Wednesday, July 18, 2018

Conference Prep, Editing, and One Sheets

Anyone prepping for conference?

Appointments with editors and agents are great opportunities to let your stories shine. One thing that calms my nerves in those appointments, is having top notch materials to share. An eye-catching one sheet and a stellar synopsis are the best ways to give "audition" to your story! Sometimes though, it can be overwhelming to gather everything you need, as well as getting yourself ready for conference in general.

 I want to suggest to you conference goers: Outsource! We would love to help you with your needs for conference season this year. Fellow AlleyCat Laurie Tomlinson and I have been to multiple conferences, and love helping with authors get ready for a stellar experience. Check out our services in the ads below.

What conference are you planning on going to this year?

Click here for more info

Click here to for more info

Wednesday, July 11, 2018

Welcome, Becky Wade! + GIVEAWAY

Y'all. Today I am thrilled to pieces to be hosting one of my all-time favorite authors, Becky Wade. If you haven't read her newest release, Falling for You, what are you waiting for?! :) It is AMAZING. And the perfect summer read. (If you're wondering, the first book in the series, True to You, is spectacular too.) So without further adieu, let's get this interview started! -- Ashley

Ashley: Welcome to the Alley, Becky! I’m so excited to chat about Falling for You. 

Becky: Thanks so much for inviting me to join you here!

A: Becky and I thought it’d be fun to talk about who would play Corbin and Willow if the book were made into a movie. (Just to clarify— the movie is only happening in my dreams!) What are some thoughts you have, Becky?

B: I find this conversation — the Who could play these characters in a movie? conversation — endlessly interesting!  I definitely have thoughts, which I’ll share at the end of the post.  But since I love to find out from readers who they envision as my characters, I asked for input on my Facebook author page.  Here are a few of their suggestions for the role of ex-NFL-quarterback Corbin Stewart:

 Karen Klepsteen said, "In my mind, Corbin has to be someone who looks good in a baseball cap (since one is mentioned in the book). Therefore, I give you Chris Evans.”

B: Well, in my book Chris Evan is never the wrong answer.  To any question.  He does indeed look good in a baseball cap. He’s six feet tall and Corbin is taller, but the muscles are right.  There’s a wholesomeness about his look that I adore but that might not be quite right for a hardened rascal like Corbin. What are your thoughts, Ashley?

A: And Corbin is indeed a hardened rascal. I think it's a fair point. But then again, you don't get the title Captain America for nothing.

"Corbin should definitely be an actual football player, in my opinion, and my favorite is JJ Watt,” said Jessica DeCoster.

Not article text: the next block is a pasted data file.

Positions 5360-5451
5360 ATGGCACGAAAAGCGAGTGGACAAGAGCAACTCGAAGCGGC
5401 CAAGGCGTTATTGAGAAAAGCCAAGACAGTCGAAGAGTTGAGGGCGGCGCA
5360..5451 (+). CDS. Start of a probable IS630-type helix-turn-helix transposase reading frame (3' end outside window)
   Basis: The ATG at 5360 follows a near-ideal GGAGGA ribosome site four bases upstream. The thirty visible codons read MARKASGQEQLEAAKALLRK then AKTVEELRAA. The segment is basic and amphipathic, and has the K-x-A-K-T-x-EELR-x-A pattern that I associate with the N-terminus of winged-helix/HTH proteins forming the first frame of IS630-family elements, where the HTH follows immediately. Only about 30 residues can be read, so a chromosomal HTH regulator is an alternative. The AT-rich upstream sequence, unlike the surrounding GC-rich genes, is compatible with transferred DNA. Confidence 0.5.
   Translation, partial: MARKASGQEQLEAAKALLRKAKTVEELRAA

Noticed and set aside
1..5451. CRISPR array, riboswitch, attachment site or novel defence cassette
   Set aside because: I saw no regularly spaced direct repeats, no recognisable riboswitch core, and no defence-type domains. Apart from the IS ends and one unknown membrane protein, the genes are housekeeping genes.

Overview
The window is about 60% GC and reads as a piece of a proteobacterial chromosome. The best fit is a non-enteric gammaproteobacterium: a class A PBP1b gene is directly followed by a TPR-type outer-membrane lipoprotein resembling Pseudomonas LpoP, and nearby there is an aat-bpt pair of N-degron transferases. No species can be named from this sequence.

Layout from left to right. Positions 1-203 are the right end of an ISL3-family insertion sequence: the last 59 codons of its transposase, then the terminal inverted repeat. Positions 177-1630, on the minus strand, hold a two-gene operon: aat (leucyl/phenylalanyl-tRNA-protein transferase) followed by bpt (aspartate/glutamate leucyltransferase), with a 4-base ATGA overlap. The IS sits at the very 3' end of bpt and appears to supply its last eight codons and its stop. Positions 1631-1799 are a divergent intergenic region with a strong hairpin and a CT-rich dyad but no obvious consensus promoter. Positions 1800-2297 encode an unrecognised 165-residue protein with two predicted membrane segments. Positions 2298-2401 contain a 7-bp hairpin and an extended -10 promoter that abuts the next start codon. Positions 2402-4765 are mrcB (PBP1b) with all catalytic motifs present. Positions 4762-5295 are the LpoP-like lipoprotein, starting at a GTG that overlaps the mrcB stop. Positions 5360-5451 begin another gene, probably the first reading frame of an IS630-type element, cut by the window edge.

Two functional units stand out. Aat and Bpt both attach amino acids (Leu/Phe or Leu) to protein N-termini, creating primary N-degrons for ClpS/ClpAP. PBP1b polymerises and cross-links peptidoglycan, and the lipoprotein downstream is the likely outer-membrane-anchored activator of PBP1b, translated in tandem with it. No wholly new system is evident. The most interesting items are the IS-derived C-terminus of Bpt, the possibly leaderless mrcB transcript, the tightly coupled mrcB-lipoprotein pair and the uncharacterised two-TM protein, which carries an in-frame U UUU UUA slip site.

A: This guy's got some good publicity behind him, donating to charitable causes, just like Corbin! And it's hard to beat the fact he actually plays football. But I have to admit, I like to picture Corbin with a little bit more scruff. Anyone else?

B: Jessica makes a good point! It's hard for a professional actor to play the part of professional football player. Hmm. I wonder if JJ would be interested in the role? Look at those arms! Be still my heart.

"For Corbin: Travis Fimmel,” suggested Stacy Simmons.  

B: I have to say, I see a lot of merit in Stacy’s choice!  I’ve seen Travis in Vikings and his charisma, inner forcefulness, and determination are right in sync with Corbin’s.  Also, his age is about right.  And his features are hard, as are Corbin’s.  Ashley, what do you think?  

A: I don't know, y'all. There are pictures floating around the internet of Travis with a three inch long beard. Would Willow let Corbin neglect his manscaping like that? ;) Trim up that beard, though, and I can definitely see it.

Here are a few of the women who readers nominated for the role of Willow Bradford, professional model:

"My pick is Julianne Hough for Willow,” said Nicole Cook.  

B: Yes!  Julianne’s face and hair look very, very similar to my vision of Willow.  The only drawback…. Willow’s 5’9” and Julianne is 5’3”.  Hmm.  Perhaps a pair of stilts or crafty camera angles would solve this dilemma.

A: I LOVE this choice. Because I could totally see Willow starring in a televised production of Footloose or having an alternate career as a ballroom dancing judge. (Did I mention I love Dancing with the Stars?) Seriously-- the hair, the facial features... it's a great match! 

Jen Wade said, "I can totally see Carrie Underwood as Willow.”

A: Ohhhh... this is a great choice too. I like to say I'd nominate Carrie Underwood to represent women everywhere because she's just so darn likable. And gorgeous. And a little feisty. As an added bonus, I could completely imagine Willow keying Corbin's "four wheel drive" in the beginning of the book. Sorry, y'all. You knew I had to go there.

B: Carrie radiates a Willow-Bradfordesque calm for sure. Also, her make-up is awe inspiring. Never in my life has my make-up looked even half this good. Never.